Watch the memorial video and tributes to Ncane Maziya here.

21 June, 2021: A quiet presence with a powerful impact, Ncane Maziya will be remembered by her Gender Links (GL) family for the mountains that she moved for gender equality in her home country, Eswatini, and across the Southern African Development Community (SADC).

On learning of her passing away in the early hours of 21 June at the age of 59, GL Chair Emily Brown announced that the reception room in the GL Offices in Johannesburg, South Africa would be renamed the Ncane Maziya Reception Room. “I cannot think of a more fitting tribute, than that the room we first enter as we go to work each day becomes a reminder of this determined and loyal foot solider for gender justice,” she said.

“Make Ncane joins Malepota Mafeka (Lesotho); Sarry Xoagus-Eisis (Namibia) and Saeanna Chingamuka (Zimbabwe) in our sheroes gallery where their legacy daily inspires us to continue our fight for women’s rights,” added GL Executive Director Kubi Rama.

“Calm, gentle, kind, composed, motherly, more than fair, sweet, energetic, determined, loving and giving. She cared with a passion unlike anything that we have ever seen. She was there for everyone. Ncane was very humble and respectful even to younger colleagues,” added GL Local Action for Gender Justice Regional Manager, Priscilla Maposa.

Ncane Maziya founded and registered GL Eswatini in 2009. Prior to that, she worked for the then Swazi Observer. In her 2012 Learning Journey she wrote:

“My association with GL dates back to 2003 when we developed the Swaziland Media Gender Watch Organisation (SMEGWA) through a Gender and Media workshop conducted by GL. That was my first learning journey. It was difficult sometimes to be involved as an Executive Committee member especially where you don’t share the same vision with as members, but I am happy because it was a learning curve for me. Among other notable events I helped organise the launch of the Gender and Media Baseline Study and SMEGWA in 2004. SMEGWA members disappeared when I needed them. I had to shoulder all the work but the event was a success.”

As GL spread its wings into new areas of work, notably the Centres of Excellence for Gender in Local government, the organisation (then led by Colleen Lowe Morna, now Special Advisor to GL) asked her to formally register an office. “Make Ncane was totally dependable,” Lowe-Morna recalled. “We could not have wished for a more dedicated Driver of Change. GL ran in her veins.”

Retired GL Board Member and former head of the GL Francophone office Loga Virasawmy recalls: “Ncane went through many challenges. One evening we had a one to one talk as she wanted to know the procedures in Mauritius to open a GL satellite office. She told me how difficult it was for her although she was trying very hard. She fought and she won.

“Ncane was not IT literate but challenged herself to work on a laptop. She got her own laptop which became her treasure. I still remember how she struggled to learn new skills and techniques when we were given a course by Microsoft. We sat next to each other so that we could both learn together and helped each other. Intelligent Ncane showed how she was a fast learner.

In her Learning Journey, Maziya reflected: “Working with GL has changed my life in that I found this organisation a family from the top to bottom. The capacity building on skills and knowledge I received have changed my life…”

Maziya fought to keep the GL Eswatini office alive through many funding challenges. She continued doing the work in times when the office was in hibernation, serving voluntarily on the GL Association.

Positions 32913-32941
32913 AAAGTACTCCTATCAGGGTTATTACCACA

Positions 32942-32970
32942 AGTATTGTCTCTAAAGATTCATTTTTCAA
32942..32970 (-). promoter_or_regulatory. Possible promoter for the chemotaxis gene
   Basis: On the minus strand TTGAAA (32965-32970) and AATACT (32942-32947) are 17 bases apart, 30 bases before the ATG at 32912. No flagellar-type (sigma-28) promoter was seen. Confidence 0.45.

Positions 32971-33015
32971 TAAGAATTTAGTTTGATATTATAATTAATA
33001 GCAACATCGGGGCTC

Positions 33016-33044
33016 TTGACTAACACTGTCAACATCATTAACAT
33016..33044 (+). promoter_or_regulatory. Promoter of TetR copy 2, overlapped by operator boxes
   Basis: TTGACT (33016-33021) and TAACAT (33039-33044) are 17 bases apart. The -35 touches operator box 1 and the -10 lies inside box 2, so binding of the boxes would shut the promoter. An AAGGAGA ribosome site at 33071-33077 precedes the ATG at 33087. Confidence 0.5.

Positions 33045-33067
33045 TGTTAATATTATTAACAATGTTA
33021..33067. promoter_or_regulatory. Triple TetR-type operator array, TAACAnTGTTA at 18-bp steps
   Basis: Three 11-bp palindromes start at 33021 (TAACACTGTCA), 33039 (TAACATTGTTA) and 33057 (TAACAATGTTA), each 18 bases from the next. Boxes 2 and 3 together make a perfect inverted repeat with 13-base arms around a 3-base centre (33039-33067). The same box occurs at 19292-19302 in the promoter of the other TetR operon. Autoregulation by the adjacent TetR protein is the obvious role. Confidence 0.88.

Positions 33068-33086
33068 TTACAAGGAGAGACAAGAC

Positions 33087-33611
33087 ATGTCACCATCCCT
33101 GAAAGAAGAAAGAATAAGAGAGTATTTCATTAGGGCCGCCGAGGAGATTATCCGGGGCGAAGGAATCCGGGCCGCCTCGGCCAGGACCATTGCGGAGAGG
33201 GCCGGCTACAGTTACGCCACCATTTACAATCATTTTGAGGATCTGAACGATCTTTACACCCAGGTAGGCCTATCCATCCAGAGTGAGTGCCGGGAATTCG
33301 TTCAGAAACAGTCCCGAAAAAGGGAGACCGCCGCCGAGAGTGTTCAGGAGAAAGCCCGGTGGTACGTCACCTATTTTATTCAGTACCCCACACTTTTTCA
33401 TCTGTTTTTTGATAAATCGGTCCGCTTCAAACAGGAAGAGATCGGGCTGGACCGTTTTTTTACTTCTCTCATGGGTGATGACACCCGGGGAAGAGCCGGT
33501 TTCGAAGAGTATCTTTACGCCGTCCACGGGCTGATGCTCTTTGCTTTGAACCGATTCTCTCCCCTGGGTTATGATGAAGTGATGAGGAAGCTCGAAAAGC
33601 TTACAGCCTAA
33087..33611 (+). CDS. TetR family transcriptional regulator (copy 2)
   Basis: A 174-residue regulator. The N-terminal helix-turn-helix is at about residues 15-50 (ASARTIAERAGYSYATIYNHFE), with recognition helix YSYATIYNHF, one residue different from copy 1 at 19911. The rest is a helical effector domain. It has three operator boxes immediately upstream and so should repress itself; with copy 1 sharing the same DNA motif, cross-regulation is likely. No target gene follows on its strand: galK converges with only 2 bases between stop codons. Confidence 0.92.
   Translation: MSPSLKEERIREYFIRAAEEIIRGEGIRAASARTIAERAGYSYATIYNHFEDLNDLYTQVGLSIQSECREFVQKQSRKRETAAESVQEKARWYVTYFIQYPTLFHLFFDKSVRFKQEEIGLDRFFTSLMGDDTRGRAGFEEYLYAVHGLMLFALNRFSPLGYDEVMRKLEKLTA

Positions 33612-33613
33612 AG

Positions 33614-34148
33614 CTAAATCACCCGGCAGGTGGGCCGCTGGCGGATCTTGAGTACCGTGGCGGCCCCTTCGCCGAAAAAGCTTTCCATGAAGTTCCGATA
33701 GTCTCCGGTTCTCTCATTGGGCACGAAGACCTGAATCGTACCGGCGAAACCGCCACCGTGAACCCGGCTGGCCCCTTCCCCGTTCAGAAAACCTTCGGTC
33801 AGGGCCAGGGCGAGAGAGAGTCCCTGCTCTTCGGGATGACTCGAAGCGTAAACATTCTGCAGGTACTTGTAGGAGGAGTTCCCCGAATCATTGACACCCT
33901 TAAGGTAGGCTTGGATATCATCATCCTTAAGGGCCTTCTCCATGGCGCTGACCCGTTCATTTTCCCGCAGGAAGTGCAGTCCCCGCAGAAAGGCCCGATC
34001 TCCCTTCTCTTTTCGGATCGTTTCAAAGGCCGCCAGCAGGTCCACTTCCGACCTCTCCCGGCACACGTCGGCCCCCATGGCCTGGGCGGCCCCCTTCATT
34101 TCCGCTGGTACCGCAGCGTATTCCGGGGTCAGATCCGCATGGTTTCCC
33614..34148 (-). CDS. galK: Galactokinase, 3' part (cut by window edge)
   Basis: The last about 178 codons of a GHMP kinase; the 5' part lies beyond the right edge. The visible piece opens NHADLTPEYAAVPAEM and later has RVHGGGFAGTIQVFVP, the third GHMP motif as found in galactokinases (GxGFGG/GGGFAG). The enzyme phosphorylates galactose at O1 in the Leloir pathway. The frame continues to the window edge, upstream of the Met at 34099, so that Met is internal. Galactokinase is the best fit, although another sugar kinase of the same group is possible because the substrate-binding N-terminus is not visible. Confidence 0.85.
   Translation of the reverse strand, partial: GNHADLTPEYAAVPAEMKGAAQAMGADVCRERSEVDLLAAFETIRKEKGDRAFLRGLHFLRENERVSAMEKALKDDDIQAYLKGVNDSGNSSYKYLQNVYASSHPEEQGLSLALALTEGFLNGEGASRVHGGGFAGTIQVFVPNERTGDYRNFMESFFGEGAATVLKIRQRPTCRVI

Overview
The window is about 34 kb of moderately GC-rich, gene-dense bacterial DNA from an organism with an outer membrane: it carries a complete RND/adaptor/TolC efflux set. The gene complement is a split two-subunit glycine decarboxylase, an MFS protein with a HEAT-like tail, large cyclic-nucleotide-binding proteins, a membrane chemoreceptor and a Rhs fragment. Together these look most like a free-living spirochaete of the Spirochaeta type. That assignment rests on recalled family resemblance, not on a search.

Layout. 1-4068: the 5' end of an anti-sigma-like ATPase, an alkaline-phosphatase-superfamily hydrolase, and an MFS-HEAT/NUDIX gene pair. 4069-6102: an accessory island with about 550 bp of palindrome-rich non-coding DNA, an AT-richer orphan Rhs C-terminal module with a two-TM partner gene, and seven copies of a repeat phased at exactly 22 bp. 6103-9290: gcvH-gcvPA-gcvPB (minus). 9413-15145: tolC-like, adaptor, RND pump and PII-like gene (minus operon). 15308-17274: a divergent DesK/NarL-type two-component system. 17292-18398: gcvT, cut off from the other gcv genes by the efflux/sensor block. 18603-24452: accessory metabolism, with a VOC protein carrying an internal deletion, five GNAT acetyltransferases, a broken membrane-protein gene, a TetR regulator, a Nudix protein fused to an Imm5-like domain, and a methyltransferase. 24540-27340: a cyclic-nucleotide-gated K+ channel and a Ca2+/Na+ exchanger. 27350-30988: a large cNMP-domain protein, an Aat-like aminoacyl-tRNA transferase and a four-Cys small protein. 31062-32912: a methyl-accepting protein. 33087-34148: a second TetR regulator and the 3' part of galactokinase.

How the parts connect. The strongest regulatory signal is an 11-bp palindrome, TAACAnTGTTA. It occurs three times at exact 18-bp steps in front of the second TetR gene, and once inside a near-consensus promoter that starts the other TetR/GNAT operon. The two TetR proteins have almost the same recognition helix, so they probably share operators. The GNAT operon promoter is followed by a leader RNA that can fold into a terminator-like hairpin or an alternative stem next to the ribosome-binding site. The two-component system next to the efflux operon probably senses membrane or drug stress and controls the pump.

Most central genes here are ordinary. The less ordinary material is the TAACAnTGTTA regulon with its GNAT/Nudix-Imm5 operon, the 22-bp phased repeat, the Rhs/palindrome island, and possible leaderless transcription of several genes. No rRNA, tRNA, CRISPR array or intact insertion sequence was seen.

Make Ncane spearheaded the work of the Southern Africa Gender Protocol Alliance and facilitated the registration of the Eswatini Young Women’s Alliance. She served as a coordinator for the African Women in Dialogue (AfWID) initiative. Mncanco, as she was popularly known by partners, will be best remembered for her work with local authorities, especially the Sunrise Campaign – Empower Women, End Violence, entrepreneurship training for survivors of GBV. Over the past several months, the COVID-19 pandemic posed may challenges to this work. In her Lessons in Lockdown reflections – Maziya’s last Learning Journey with GL – she reflected:

“The challenges I came across did not stop me from implementing the most important activities. I have learnt that one should not hold up on stress because it affects your life and work related issues. Talking about your problems to someone helps you to relieve stress. Some of the challenges were testing my courage, strength and faith. But I am overcoming all challenges as I walk through the journey of my life. I took all the challenges I have faced so far as a test that I am determined to pass.”

Maziya liked dancing. At one GL Christmas party she was unanimously nominated to be the judge of best dancer! She loved cooking and spending time with her family. While others complained about food, Maziya always counted her blessings; gave thanks for what was on her plate and did not leave a single crumb at any meal. She saved her per diem so that she could shop for her grandchildren at Eastgate. “There was no need for Ncane to wear expensive clothes or to wear makeup as all the beauty was in her heart,” says Virasawmy.

Most of all, recalls Maposa, Make Ncane taught her colleagues “to remain steadfast in prayer:

Romans 14.8: For if we live, we live to the Lord, and if we die, we die to the Lord. So then, whether we live or whether we die, we are the Lords.”

Maziya is survived by three sons: Lucky Muzimba, Nathi Mzimba and Sanele Mzimba and two daughters: Lerato Mkhonta and Tengentile Mkhonta as well as five grandchildren: Ncobile Mzimba, Sphesihle Mzimba, Ntethelelo Mzimba, Melokuhle Phiri and Ndalolenhle Shabalala

Go well sister Ncane Elizabeth Maziya

Hamba kahle Make Ncane, Ulale ngekuthula

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